Thursday, August 12, 2010

"Co-Dependency Movement" wrecks marriages?

In "How the Co-dependency Movement Is Ruining Marriages", dr. Willard F. Harley, Jr. tries to keep people codependent, for the sake of marriages. What he does is prove that he doesn't understand the concept of codependency.

Codependent behavior IS self-defeating and we SHOULD get rid of it.
It is NOT self-centeredness.

"Co-dependency can be defined as the tendency to put others' needs before your own."

Well, that's good, isn't it?
Actually it's not... because we are talking about NEEDS. Not fancies, wishes, dreams or desires, NEEDS. Every human being have needs, from the most basic needs of food, water and shelter to the NEED of company, love, appreciation, respect, touch and so on. Most people don't see these as needs, some even deny these being needs.

There is an interesting test about this - you are to write down the needs of children, and then compare your list to the "complete list", and you will find your needs that were not fulfilled when you were a child... For example, children have the need of order and cleanliness. Of course we manage without, a lot of people live their whole life without enough clean water and food. But denying someone company is just as bad as denying them clean water.

Also, it's not just about being selfless and compassionate. It's taking it to the extremes. " such a degree that you tend to discount or ignore your own feelings, desires and basic needs..."

The problem with this is that you are the only human being in the whole world who know your own needs and can see they are fulfilled. If you put someone else's needs always before your own - as codependent people do - and "wait" for your turn, you will be living in deprivation. Just as people can die of hunger, thirst and cold, they die of hunger for respect, appreciation, love and tenderness. The only difference is that if your physical needs are not fulfilled, you will die physically, but the emotional and social deprivation will only severely handicap you. Your compassion dies if your need for compassion is constantly ignored, you will stop hugging and caressing people, if your need for touch is ignored.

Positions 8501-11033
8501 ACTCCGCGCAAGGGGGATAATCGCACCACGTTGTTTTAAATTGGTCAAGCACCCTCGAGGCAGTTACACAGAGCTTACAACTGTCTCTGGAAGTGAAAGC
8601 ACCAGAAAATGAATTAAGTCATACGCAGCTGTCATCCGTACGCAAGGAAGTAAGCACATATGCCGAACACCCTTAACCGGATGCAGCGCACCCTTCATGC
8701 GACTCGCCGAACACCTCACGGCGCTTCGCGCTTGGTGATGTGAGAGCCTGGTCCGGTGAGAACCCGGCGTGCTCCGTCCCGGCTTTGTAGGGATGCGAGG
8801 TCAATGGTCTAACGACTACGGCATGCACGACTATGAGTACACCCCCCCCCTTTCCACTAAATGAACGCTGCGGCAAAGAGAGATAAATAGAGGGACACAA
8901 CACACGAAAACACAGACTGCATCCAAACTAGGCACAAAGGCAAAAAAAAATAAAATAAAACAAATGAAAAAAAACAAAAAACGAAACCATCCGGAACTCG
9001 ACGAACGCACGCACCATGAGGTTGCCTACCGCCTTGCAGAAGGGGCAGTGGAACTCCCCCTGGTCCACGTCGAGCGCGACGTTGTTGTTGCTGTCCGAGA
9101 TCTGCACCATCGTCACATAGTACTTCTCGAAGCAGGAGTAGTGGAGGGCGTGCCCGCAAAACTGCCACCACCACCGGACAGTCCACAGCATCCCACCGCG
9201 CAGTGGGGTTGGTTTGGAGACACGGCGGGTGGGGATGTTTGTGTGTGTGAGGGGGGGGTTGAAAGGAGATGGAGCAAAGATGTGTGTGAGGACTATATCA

As said, you are the only one who can say "I need a hug", and if you always set someone else's needs before your own, you won't get the hug. If you don't get the hug when you need it, you will - sooner or later - stop giving hugs as well.

Dr. Harley says "I look at that definition and think of Mother Teresa"
Now, Mother Teresa was not as good as people tend to think...

If I find my self-esteem in the way I care for others, what's wrong with that?

What is wrong with that is that no-one finds self-esteem in the way they care for others. What ever "esteem" there is, will crumble the second I stop being useful. It will also make me esteem others by their usefulness. It makes Mother Teresa more valuable and esteemed than her patients. Her patients become just items deeming her value, status symbols.
I think we all understand what's wrong with that.

Then about the questionnaire.
The questions are not such that you can pick them apart one at a time. I assume there is some sort of "if you answer "yes" to more than 3 of the questions, you might have problems..." in the end of the questionnaire, but that makes it difficult to Schopenhauer codependency...

"If someone important to me expects me to do something, I should do it."

No, I should not. There are two key words in this sentence: expect and should.

"If someone important to me asks me to do something, I should consider, if it doesn't clash with my other commitments, violate my convictions, harm anyone or endanger my well-being and things that are important to me, etc."... is the right answer in my mind. I shouldn't be doing everything someone important to me asks me to do, just because this person is important to me. 

It's like "if you love me, you go to bed with me".
The only correct answer to that is "if you'd love me, you wouldn't ask that of me".

Mr. Harley says: "I don't hop whenever someone says hop."
That is exactly what is being asked here. Should you hop just because your wife asks you to? No.

"But if, say, God expects something of me (and he's certainly important), I believe I should do it."
If you write "he" when talking about God, I doubt He is that important to you. :->

Nevertheless, we are not talking about God here, we are talking about your fellow human beings. We are also talking about reasonably healthy and equal adults here, so you cannot replace "someone important to you" with a child's parents or the doctor, or the police.

"Should I meet [my wife's] every expectation?"
"For starters, I can't do it."
Exactly... so why set yourself up to such impossible expectations as "you SHOULD do what is expected of you, otherwise the one who expects it of you is not important to you".

"I want to do what I can to meet her needs"
Of course. And that is not the definition of codependency.